Geek Review: Judgment

The Yakuza series is built upon several key ideas – flashy combat, amazing side activities, and a long-running plotline that continues to amaze. The latest entry, Ryu Ga Gotoku Studio‘s Judgment, is a separate spinoff that is seemingly geared towards a more investigative angle, set within the Yakuza universe.

But while it ultimately fails to expand upon the idea of having players be an actual detective, the foundations it’s built on remains solid, with a thrilling plot that involves serial killings that transforms it into a title that is actually more Yakuza-ish than the main franchise.

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With an entirely new cast of colourful characters, and a few ancillary cameos, Judgment is a perfect way to step into a world that has been fleshed out over the course of several games. Its story is self-contained, requiring no prior knowledge of the franchise, and if you ever wanted a taste of what the Yakuza series is all about, here’s your chance.

As protagonist Takayuki Yagami, an ex-lawyer turned investigator, you have to utilise your unique skills to solve cases. From piloting a drone up in the skies to find suspects, to using your smartphone to capture proof an adulterous couple, these welcome additions help spice things up.

The obligatory chase and tailing missions, however, can be less than inspired. While the quick time events that permeate the chase sequences are easy to understand and execute, the tedious tailings are a major annoyance.

Suffice to say, there is not enough variance in the gameplay, with tasks being limited to walking after a target and hiding from detection continuously. And should you fail, the repetition will make your experience even worse as the checkpoints are less than ideal.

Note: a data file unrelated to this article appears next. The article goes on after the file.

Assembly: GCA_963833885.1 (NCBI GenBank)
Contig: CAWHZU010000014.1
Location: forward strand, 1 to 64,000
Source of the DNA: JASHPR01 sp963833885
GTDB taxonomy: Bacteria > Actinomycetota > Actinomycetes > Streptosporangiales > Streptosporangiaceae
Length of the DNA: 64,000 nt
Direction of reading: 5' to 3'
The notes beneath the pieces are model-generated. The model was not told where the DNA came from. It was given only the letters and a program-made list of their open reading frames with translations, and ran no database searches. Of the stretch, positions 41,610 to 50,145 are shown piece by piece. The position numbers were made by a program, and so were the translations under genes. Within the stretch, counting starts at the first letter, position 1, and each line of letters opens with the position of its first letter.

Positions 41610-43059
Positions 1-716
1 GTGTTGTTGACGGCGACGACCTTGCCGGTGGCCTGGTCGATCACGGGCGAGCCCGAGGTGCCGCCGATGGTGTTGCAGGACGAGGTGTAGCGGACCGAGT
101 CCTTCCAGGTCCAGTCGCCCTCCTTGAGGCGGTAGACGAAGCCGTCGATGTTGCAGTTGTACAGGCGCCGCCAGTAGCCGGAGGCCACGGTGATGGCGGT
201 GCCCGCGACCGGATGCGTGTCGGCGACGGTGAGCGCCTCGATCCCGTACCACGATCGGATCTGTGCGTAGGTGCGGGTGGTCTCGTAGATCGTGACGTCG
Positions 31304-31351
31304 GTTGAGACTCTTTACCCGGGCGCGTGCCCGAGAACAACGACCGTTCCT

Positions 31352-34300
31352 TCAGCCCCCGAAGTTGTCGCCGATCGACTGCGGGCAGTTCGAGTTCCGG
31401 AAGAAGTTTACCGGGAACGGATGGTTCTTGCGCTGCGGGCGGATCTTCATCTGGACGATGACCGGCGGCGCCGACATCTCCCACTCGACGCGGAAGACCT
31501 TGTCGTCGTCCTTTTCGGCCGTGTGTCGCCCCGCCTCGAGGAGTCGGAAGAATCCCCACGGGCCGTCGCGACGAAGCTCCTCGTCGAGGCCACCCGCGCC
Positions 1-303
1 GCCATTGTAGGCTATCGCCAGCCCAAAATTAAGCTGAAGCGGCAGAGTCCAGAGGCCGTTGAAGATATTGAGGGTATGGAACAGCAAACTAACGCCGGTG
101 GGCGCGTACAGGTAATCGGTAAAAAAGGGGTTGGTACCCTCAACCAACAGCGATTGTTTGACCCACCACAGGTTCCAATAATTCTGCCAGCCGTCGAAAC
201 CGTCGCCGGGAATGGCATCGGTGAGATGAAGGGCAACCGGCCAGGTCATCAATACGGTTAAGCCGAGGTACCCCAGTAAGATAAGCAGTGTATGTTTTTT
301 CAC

As you make progress in the cases in Judgment, there will come junctures where Yagami has to make decisions during interrogations and conversations. While there are bonuses for asking the right questions, there are no lasting consequences from choosing the wrong options. You can literally brute-force your way through investigations, but that is just not fun.

Thankfully, the combat sequences in Judgment remain the highlight, and rightfully so. With two styles, the Crane and the Tiger, Yagami can effectively control crowds and also go toe-to-toe like the expert he is. You can switch styles on the fly to adapt to any situation.

It would not be a Yakuza game without some flash, and the acrobatics that Yagami can perform in Judgment are both entertaining to watch and satisfying to pull off. He’s highly mobile, able to get out of any situation and changing up his approach to enemies, and the wall flips and beatdowns players can hand out never gets old.

The more dangerous foes can inflict mortal wounds, which knock off segments of your health bar permanently, and no amount of food or drink can replenish that. You will need to use expensive medical kits, or just learn to block and dodge better.

What is new is the addition of police interference. Take too long to settle a fight and you run the risk of being arrested and fined. And all these new changes help make the combat in Judgment much more engaging and more importantly, fun.

There are also plenty of moves and finishers to unlock, all conveniently taken from the same pool of experience, unlike Yakuza 6. There is less management in that aspect, although you still get to upgrade your Yagami in any way you like.

Outside of fights and cases, you can partake in a multitude of distractions around Kamarocho. Play some pinball in Yagami’s office, or head to the many arcade machines. Race your drone, and even go on dates, there is a healthy dose of side activities available, though not as substantial as those found in the main series.

Judgment paints itself as a brand new experience that is part of the larger Yakuza world, but it is the common foundations that have been improved upon that make it shine.

Wonderful combat, a story that keeps you moving along, and plenty of distractions to keep you occupied for hours, it is an evolution of Ryu Ga Gotoku’s formula. 

Unfortunately, what was supposed to make it markedly different from the Yakuza games fails to make a deep impression, especially with the more tiresome tailing segments.

However, if you have been hoping for refreshing combat coupled with a good story, and some light detective work thrown in, Judgment is perfect for you to serve justice with your fists rather than with your brains.



Judgment brings a new coat of paint to a proven formula, and makes it shine even brighter.

  • Gameplay - 8.5/10
  • Story - 7.5/10
  • Presentation - 9/10
  • Value - 8/10
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